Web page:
Visit Florida's Most Walkable Cities This Winter For A Warm-Weather, Car-Free Trip

One of the things that makes Florida such a desirable travel destination is that it has some of the most walkable cities in the U.S. Unlike many other densely populated states, Florida has numerous urban centers that feature walkable elements like beachfront boardwalks and piers, pedestrian-friendly avenues lined with shops and restaurants, and leafy trails where bicycles are the only vehicles allowed. There's no need to rent a car or hop on public transportation in these spots because it's easy to get around on your own two feet.

According to urban planner and walkability expert Dan Burden, there are several factors that make a city walkable. These include easy access to amenities, mixed-use spaces, safe, well-connected streets that encourage drivers to keep their speeds low, and greenery to provide shade and visual interest. Burden says, "Simply said, walkable communities are the places people want to live, work and play. They are neighborhoods and entire towns where people and place come first." The Florida cities on this list tick many of those boxes, making them ideal destinations for a warm-weather vacation where you can ditch the car and stroll the streets.

Miami Beach

With a walkability rating of 76 on Walk Score, Miami Beach is one of the most pedestrian-friendly cities in Florida. It's also been named one of the top honeymoon destinations in North America thanks to its romantic setting, which is perfect for leisurely walks. There are numerous spots in Miami Beach that you can explore by foot, including pedestrian-only streets, waterfront parks, and three wide, white sand beaches (South Beach, Mid-Beach, and North Beach). The Beachwalk is a 9-mile, car-free path that runs along the entire eastern shore of the island city and gives walkers, cyclers, and rollerbladers easy access to the sand and ocean. 

If you want to be in the middle of all the action, consider staying in South Beach. This compact, easily walkable neighborhood spans the southern end of the island from South Pointe Park up to Lake Pancoast. Ocean Drive is the main drag and home to a plethora of hotels, restaurants, and lively bars. For a bit of history, take a walking tour through the famous Art Deco Historic District or swing by the Jewish Museum of Florida.

Key West

Key West is only about 4 miles long and 1.5 miles across at its widest point, making it a pretty easy place to get around on your own two feet. You won't need a car if you stay in the Old Town, as the narrow streets are easily navigable and home to plenty of shops, restaurants, and historic buildings. You can also walk to several beaches from the Old Town, including South Beach at the end of Duval Street and Higgs Beach on the south side of town. Fort Taylor Zachary State Park may be a bit further, depending on where you're staying, but it's worth the trek for its interesting Civil War-era fort and beautiful beach perfect for swimming and snorkeling.

Many of Key West's top attractions are located in the Old Town. Visit the Hemingway Home & Museum to see where author Ernest Hemingway resided and meet some of the descendants of his six-toed cat. Snap a photo at Key West's famous buoy that marks the southernmost point in the continental U.S. Head to Mallory Square at sunset for nightly festivals that feature jugglers, musicians, and food vendors. Duval Street is a popular spot to grab a bite to eat or kick off a legendary Key West bar crawl.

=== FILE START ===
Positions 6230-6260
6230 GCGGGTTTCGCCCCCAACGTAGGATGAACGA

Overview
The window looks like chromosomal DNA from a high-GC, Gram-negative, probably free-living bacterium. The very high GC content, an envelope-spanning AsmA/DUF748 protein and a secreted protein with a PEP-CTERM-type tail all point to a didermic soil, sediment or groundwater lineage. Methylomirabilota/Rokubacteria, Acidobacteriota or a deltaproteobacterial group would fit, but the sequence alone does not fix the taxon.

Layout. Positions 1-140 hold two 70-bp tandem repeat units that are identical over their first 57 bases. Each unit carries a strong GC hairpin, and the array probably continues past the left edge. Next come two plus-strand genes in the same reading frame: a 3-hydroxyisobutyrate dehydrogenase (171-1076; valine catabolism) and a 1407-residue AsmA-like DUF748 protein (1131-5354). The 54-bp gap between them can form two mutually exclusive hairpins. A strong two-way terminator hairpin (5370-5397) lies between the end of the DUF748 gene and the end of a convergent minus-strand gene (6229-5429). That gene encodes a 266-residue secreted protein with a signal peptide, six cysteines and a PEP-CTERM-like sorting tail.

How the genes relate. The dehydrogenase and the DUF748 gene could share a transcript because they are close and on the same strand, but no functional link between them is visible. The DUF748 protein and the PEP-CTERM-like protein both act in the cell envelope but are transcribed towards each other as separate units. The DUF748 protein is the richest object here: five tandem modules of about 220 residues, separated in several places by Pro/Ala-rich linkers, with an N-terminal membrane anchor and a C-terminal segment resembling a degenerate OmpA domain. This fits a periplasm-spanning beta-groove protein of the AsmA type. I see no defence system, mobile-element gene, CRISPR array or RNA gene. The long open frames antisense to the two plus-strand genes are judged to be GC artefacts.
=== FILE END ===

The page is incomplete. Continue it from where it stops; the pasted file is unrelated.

St. Augustine

The "Ancient City" of St. Augustine is the oldest continuously occupied European settlement in the United States and a very walkable spot. It was founded by the Spanish in 1565, and vestiges of the original town remain in the narrow, cobblestone streets and colonial buildings. St. George is the main street and home to a slew of boutique shops, art galleries, and eateries. From the historic downtown, you can walk to interesting sites like the Castillo de San Marcos fort on the waterfront; the Ponce de Leon's Fountain of Youth; and Fort Mose Historic State Park, which was the first legally sanctioned settlement in the United States providing sanctuary for people fleeing slavery.

One of the best ways to explore St. Augustine and learn about its fascinating history and culture is on a walking tour. St. Augustine Historic Walking Tours offers immersive tours through the town where a knowledgeable guide will point out interesting historical buildings and give you insight into the events that shaped the city. For those who want to learn about the city's spooky side, there are several ghost tours where you can visit haunted spots after dark. Foodies can join a tasting tour to sample dishes from some of the city's best dining destinations.

Fort Lauderdale

Fort Lauderdale takes a progressive stance when it comes to walkability. The government has made several efforts to incorporate pedestrian-friendly policies into its city planning guidelines. These include adding lighted crosswalks, landscaped medians, and pedestrian-only areas like the Riverwalk Fort Lauderdale. The government also supports events encouraging people to take back the streets, like the Las Olas Food and Wine Festival and the St. Patrick's Parade and Festival.

If you want to discover Fort Lauderdale by foot, Las Olas Boulevard is an excellent place to start. This city's main street is lined with trees, sidewalks, and over 100 shops and restaurants. From there, you can make your way to the Downtown Riverwalk District to stroll along the water and visit up to 10 parks. If you follow Las Olas Boulevard east to the very end, you'll reach beautiful Las Olas Beach. Flagler Village is another walkable neighborhood just north of Las Olas Boulevard, with urban gardens, art galleries, and trendy restaurants.